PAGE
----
Blog > Highlights of the Equity Release Summit 2024

Highlights of the Equity Release Summit 2024

By Richard Groom • 30th May 2024 • 3 min read

General election sets the tone for industry summit

Written in line with our editorial policy.

Delegates at the Equity Release Summit 2024 met against the backdrop of a looming General Election.  

Held in Westminster on 23 May, the event was billed by organisers at the Equity Release Council as ‘The landmark event in the later life lending calendar’. Stakeholders from across the equity release sector – including financial and mortgage advisers, solicitors and funders – gathered for a day of insight and discussion.

Meeting the nation’s challenges

The Prime Minister’s announcement of a 4 July General Election just a day before the Summit was certainly reflected in at least one of the speakers’ presentations.   

Former member of parliament Chris Pond, Chair of the Equity Release Council’s Standards Board, said that whoever wins on 4 July, they would be facing tight financial restraints. Furthermore, he said that industry and political collaboration would be important in order to meet these challenges.

He went on to point out that there is a projected £5.2 trillion of non-mortgaged equity in UK property, with 50% estimated to be held by over-55s.

“If we can safely release more of that equity,” he said, “then we can meet many of the challenges we face as a nation, such as the growing need to fund long-term care and supplement retirement, to help many older people struggling due to rising living costs.”

Meanwhile, a panel discussion focused on transforming consumer perspectives about equity release. In it, Henry Tapper of AgeWise called for further emphasis on the positive side of equity release, rather than the negative ones which he feels often feature in the media. He shared his experience of supporting his mother as she released equity from her home in 2023.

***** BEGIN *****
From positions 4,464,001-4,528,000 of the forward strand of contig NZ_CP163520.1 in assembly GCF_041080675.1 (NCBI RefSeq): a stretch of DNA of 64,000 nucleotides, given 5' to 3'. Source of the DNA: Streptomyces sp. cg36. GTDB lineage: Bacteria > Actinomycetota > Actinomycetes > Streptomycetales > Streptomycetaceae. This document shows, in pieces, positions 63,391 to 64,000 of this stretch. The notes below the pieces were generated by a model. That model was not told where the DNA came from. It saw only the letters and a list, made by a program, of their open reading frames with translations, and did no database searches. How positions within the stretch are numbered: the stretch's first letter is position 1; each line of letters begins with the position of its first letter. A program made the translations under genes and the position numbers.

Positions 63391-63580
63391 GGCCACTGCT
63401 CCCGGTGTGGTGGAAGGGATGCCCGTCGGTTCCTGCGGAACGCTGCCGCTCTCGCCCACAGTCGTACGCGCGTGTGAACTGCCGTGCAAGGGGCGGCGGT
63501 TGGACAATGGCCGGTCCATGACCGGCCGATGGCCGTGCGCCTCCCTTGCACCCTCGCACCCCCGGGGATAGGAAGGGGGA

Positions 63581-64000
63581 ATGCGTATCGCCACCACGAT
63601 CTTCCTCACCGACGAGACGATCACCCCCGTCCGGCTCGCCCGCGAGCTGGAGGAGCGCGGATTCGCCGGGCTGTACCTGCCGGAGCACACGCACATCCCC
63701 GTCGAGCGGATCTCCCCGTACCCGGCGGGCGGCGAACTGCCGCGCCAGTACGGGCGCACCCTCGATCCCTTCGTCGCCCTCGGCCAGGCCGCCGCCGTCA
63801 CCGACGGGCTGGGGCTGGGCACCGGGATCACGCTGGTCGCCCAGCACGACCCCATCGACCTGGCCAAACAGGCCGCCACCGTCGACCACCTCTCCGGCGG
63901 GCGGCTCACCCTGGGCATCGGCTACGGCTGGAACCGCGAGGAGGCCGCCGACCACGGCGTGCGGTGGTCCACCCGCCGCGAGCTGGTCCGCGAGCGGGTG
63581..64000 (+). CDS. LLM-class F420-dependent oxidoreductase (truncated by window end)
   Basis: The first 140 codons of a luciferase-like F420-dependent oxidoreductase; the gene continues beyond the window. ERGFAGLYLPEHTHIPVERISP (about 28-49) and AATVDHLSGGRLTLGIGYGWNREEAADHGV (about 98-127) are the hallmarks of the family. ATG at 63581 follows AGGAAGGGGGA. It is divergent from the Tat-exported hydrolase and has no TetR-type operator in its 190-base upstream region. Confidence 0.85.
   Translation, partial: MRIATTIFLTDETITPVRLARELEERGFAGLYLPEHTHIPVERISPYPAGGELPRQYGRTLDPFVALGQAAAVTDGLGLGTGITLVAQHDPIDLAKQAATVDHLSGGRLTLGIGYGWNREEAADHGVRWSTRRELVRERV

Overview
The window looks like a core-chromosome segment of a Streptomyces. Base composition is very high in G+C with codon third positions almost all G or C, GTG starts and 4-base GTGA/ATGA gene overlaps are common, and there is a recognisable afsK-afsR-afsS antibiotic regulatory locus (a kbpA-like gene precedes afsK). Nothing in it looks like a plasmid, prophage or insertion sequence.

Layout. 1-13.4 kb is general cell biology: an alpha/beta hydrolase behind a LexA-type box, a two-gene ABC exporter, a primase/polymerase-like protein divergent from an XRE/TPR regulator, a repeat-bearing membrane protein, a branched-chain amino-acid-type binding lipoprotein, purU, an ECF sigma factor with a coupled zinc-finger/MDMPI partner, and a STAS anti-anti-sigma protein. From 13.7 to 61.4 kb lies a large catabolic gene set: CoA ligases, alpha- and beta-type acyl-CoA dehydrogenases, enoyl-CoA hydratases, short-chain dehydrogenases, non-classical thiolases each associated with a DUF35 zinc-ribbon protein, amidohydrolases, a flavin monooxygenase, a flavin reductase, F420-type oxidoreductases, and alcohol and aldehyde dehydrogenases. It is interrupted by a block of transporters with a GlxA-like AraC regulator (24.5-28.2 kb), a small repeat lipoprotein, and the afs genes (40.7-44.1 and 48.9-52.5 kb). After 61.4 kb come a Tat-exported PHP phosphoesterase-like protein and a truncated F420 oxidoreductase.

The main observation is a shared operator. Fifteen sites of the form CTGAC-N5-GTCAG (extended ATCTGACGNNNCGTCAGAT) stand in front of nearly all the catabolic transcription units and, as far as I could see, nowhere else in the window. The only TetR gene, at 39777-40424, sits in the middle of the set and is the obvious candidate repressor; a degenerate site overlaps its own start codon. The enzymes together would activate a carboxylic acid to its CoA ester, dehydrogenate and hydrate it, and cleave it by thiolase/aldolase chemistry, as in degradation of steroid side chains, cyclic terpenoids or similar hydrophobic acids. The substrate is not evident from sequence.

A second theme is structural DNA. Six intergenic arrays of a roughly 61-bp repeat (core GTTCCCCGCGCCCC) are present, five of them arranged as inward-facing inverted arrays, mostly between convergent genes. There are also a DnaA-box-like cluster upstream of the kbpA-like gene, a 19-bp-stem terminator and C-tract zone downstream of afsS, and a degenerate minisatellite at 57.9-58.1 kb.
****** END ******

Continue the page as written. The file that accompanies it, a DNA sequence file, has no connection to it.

Women at a disadvantage in later life financial planning

Another panel discussion looked at the ‘gender disparity’ in later life lending, where women may be at a disadvantage when it comes to financial planning.

Catherine Foot, director of Phoenix Insights, argued that women are ‘structurally disadvantaged’ in these matters. She said that statistically, women receive much less education and communication when it comes to financial planning – and this is especially true in later life.

She also mentioned other factors, such as more part-time working among women and the fact that pensions are often overlooked in divorce settlements. These mean that many women over 50 can be left vulnerable financially as they move into retirement and beyond.

Into retirement with a mortgage

Other topics covered at the Summit included changing customer needs in the later-life lending space. Ben Waugh, managing director of equity release provider More2life, in particular mentioned the prospect of more people retiring with a mortgage and long term debt. 

He said: “Probably one in five customers are going to retire with a mortgage and with long term debt and, as we go forward, my suspicion is that percentage is going to go up and up and up.”

Equity release is potentially a solution for paying off a mortgage in retirement. Of course, other options are available for retirees finding themselves with a mortgage and insufficient income to make the payments.

‘Cautious optimism’ about the future

David Burrowes, chair of the Equity Release Council, spoke about his optimism for the equity release sector, and for consumers aged 55+ choosing this form of finance. 

He listed recent reductions in inflation and equity release interest rates, the availability of higher loan to values (LTVs) and improved economic growth as positive signs. He said: “I do think we can be cautiously optimistic about the future.” 

About Richard Groom. A writer with 20+ years’ experience across several sectors including financial services, Richard has a passion for writing clear and simple content on even the most complex of subjects. In his spare time, Richard loves exploring the hills and mountains of the UK on long walks with his faithful cocker spaniel. Follow Richard on LinkedIn

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